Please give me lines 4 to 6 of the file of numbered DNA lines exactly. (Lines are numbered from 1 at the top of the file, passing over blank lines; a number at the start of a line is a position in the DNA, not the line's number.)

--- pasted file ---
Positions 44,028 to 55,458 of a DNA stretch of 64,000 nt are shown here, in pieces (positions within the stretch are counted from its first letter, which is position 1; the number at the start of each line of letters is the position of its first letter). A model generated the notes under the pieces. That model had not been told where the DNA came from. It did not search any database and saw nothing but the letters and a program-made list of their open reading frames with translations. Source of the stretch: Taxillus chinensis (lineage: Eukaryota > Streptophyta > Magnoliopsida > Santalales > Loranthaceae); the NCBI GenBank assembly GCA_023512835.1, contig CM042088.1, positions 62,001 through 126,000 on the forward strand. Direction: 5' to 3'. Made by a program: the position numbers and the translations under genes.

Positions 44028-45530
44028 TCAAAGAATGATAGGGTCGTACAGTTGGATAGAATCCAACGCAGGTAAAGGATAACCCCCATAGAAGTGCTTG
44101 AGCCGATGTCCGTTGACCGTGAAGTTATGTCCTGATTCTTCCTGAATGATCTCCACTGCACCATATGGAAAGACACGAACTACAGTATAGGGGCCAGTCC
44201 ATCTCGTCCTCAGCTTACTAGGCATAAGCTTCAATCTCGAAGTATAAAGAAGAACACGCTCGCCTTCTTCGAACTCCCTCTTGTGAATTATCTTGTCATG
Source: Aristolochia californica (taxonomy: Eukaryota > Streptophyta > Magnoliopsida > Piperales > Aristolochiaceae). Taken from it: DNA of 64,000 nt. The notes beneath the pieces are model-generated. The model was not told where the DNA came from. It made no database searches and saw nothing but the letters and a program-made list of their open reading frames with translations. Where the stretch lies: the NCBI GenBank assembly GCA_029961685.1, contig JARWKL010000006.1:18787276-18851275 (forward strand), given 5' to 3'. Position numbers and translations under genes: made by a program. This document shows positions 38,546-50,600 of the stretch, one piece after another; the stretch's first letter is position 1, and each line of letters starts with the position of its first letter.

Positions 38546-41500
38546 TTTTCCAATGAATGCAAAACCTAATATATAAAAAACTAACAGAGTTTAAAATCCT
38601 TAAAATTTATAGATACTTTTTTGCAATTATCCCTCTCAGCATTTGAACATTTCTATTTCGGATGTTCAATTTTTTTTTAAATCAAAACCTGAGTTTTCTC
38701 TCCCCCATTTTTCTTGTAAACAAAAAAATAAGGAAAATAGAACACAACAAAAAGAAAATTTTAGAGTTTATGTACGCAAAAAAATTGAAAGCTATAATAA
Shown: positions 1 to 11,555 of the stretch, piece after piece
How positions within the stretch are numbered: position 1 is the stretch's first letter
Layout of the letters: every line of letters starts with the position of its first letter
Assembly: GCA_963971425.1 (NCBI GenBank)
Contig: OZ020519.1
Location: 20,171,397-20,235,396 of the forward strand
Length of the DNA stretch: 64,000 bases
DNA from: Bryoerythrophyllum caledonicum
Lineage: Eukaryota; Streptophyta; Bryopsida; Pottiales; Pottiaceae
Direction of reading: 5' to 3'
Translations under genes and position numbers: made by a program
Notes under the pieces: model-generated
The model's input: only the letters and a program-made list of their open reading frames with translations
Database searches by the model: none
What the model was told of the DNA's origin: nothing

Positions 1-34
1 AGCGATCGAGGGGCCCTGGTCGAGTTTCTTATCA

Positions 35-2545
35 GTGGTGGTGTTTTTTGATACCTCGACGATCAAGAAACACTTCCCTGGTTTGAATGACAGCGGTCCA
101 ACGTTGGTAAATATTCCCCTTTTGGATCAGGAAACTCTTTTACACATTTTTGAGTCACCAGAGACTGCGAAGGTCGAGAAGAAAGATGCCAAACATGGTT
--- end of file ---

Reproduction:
44101 AGCCGATGTCCGTTGACCGTGAAGTTATGTCCTGATTCTTCCTGAATGATCTCCACTGCACCATATGGAAAGACACGAACTACAGTATAGGGGCCAGTCC
44201 ATCTCGTCCTCAGCTTACTAGGCATAAGCTTCAATCTCGAAGTATAAAGAAGAACACGCTCGCCTTCTTCGAACTCCCTCTTGTGAATTATCTTGTCATG
Source: Aristolochia californica (taxonomy: Eukaryota > Streptophyta > Magnoliopsida > Piperales > Aristolochiaceae). Taken from it: DNA of 64,000 nt. The notes beneath the pieces are model-generated. The model was not told where the DNA came from. It made no database searches and saw nothing but the letters and a program-made list of their open reading frames with translations. Where the stretch lies: the NCBI GenBank assembly GCA_029961685.1, contig JARWKL010000006.1:18787276-18851275 (forward strand), given 5' to 3'. Position numbers and translations under genes: made by a program. This document shows positions 38,546-50,600 of the stretch, one piece after another; the stretch's first letter is position 1, and each line of letters starts with the position of its first letter.